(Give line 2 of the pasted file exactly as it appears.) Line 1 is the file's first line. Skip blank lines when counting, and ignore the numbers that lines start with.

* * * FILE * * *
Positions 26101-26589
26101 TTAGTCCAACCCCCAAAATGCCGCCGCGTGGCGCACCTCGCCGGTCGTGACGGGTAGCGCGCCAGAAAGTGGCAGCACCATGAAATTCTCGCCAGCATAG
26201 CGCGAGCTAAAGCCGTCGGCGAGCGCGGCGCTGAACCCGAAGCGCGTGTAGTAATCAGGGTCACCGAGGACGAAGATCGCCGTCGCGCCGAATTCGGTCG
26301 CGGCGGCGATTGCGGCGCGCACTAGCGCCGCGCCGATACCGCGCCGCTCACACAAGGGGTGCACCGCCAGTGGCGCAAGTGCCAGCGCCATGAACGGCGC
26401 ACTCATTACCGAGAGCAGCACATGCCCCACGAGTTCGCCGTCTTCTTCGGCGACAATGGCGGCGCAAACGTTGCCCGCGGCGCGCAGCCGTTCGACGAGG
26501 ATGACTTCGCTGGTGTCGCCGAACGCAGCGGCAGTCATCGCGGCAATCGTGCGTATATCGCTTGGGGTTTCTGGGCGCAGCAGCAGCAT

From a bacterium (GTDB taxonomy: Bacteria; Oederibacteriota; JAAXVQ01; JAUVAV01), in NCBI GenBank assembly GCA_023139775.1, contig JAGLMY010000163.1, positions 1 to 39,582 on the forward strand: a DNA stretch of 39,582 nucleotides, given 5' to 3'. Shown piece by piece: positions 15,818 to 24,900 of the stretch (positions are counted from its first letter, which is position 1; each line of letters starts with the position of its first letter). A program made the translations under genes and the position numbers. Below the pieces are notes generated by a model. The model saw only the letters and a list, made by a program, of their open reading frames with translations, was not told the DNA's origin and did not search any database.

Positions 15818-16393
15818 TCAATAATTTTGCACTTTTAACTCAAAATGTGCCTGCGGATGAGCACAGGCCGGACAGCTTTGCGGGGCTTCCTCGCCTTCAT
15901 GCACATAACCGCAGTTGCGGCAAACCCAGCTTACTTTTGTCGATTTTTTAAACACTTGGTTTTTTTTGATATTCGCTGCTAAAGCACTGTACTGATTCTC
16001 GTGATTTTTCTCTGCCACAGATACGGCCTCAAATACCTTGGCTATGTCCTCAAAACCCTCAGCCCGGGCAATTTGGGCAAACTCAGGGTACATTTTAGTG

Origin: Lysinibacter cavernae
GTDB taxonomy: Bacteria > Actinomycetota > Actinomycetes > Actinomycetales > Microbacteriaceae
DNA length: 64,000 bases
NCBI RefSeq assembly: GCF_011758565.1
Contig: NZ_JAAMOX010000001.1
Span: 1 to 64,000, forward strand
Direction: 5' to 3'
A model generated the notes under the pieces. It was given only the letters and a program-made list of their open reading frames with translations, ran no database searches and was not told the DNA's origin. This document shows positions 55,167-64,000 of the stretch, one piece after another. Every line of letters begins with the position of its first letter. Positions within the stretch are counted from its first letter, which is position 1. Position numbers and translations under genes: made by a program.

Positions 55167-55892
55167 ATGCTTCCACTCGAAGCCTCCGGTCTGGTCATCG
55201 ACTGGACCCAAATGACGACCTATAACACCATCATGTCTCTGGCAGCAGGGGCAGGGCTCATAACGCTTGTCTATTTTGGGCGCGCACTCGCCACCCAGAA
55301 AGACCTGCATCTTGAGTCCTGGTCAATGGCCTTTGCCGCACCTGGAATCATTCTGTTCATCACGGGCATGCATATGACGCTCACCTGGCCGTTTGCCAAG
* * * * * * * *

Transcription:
26101 TTAGTCCAACCCCCAAAATGCCGCCGCGTGGCGCACCTCGCCGGTCGTGACGGGTAGCGCGCCAGAAAGTGGCAGCACCATGAAATTCTCGCCAGCATAG